“I come from similar circumstances to those of the students,” said Roman, who served as the principal of the Cristo Rey school in Brooklyn, N.Y. “It hits home.
“I’m excited to have our first graduating class in 2019.”
Cristo Rey Network founder Father John Foley, S.J., of Chicago said on a recent visit to Dallas that the network has more than 8,000 students nationwide.
He said that the network was born in 1995 in response to what parents said that they wanted most in Chicago’s Pilsen neighborhood—a college preparatory, faith-based school within their modest financial means.
That first Cristo Rey school opened in August 1996.
“It was in a place that other Catholic schools were moving away from, and we were moving in,” Father Foley said. “Our schools are an academic institution and a business.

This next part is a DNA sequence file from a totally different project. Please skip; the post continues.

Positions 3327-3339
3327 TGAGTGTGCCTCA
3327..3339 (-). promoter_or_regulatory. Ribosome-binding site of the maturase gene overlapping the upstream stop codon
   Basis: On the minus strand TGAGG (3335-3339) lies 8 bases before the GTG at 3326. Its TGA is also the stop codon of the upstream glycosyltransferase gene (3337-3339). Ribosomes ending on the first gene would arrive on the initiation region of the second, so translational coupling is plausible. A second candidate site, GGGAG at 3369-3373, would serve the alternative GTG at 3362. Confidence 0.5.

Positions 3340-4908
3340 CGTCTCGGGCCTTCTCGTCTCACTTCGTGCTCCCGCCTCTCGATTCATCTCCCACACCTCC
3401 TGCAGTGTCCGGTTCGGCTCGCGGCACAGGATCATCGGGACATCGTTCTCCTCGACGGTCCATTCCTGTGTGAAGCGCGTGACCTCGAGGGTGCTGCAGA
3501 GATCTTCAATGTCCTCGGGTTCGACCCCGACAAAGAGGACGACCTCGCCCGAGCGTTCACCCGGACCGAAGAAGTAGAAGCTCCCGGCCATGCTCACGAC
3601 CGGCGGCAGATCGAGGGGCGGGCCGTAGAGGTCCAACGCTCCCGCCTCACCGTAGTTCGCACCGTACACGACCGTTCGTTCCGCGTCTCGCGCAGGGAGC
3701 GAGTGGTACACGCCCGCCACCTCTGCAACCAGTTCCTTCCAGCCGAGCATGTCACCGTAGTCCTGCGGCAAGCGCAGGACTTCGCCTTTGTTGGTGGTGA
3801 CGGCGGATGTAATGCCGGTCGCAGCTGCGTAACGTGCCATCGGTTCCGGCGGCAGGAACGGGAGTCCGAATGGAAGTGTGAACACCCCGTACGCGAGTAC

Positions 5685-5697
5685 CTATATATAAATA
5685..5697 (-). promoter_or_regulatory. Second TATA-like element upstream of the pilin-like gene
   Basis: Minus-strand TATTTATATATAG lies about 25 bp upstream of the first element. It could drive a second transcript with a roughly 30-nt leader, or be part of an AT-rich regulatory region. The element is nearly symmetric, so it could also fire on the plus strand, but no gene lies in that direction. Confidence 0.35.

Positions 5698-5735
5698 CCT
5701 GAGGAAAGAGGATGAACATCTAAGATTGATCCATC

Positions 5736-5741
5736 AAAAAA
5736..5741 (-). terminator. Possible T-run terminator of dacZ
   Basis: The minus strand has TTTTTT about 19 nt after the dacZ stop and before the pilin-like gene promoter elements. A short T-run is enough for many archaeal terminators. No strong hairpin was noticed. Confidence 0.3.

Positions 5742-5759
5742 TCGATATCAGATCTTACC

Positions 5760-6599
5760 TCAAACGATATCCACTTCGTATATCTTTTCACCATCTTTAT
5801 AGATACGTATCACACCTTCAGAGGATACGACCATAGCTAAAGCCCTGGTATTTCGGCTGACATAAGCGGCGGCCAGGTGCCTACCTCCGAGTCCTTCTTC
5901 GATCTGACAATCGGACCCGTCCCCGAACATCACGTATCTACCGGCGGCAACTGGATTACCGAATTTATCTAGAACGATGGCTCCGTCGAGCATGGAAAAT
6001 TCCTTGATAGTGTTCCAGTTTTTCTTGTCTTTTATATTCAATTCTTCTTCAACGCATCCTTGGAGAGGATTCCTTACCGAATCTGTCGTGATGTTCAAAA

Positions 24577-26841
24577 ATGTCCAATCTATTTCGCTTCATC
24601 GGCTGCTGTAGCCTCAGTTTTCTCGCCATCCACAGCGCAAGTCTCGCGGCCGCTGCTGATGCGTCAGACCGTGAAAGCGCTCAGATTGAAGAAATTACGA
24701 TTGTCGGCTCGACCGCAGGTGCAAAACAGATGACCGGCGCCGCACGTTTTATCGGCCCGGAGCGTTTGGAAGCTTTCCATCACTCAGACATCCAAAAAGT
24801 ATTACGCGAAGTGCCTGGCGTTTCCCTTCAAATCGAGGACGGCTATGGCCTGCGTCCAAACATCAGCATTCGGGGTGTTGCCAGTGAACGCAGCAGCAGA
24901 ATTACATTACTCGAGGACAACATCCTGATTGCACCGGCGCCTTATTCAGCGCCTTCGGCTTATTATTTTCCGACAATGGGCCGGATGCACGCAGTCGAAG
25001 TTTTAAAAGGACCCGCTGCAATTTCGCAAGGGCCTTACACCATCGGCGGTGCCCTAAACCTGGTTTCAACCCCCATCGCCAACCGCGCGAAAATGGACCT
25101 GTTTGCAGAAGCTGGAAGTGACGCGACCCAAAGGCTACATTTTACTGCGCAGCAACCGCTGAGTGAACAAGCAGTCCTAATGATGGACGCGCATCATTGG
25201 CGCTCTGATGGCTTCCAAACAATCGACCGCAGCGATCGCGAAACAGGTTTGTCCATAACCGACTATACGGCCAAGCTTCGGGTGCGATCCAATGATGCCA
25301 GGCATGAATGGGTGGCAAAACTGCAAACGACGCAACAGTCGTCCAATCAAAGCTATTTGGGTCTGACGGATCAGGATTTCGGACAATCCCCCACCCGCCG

“What a powerful educational model this was! It brings in money but infinitely more important is the academic part.”
He said that four students share one job and each works one full weekday at that job. All spend four full days in class at the school.
“What is most important is that the students’ self-esteem goes sky-high,” Father Foley said. “Our kids normally are kids for whom going to a private school never occurred to them.”
Father Foley said that a Cristo Rey school inspires its surroundings.
“It gives the whole neighborhood a leg up,” he said. “It’s such a sign of hope. There is a future, and it’s available.”
Woodard said that applications for the inaugural freshman class at Cristo Rey Dallas are available on the website www.cristoreydallas.org.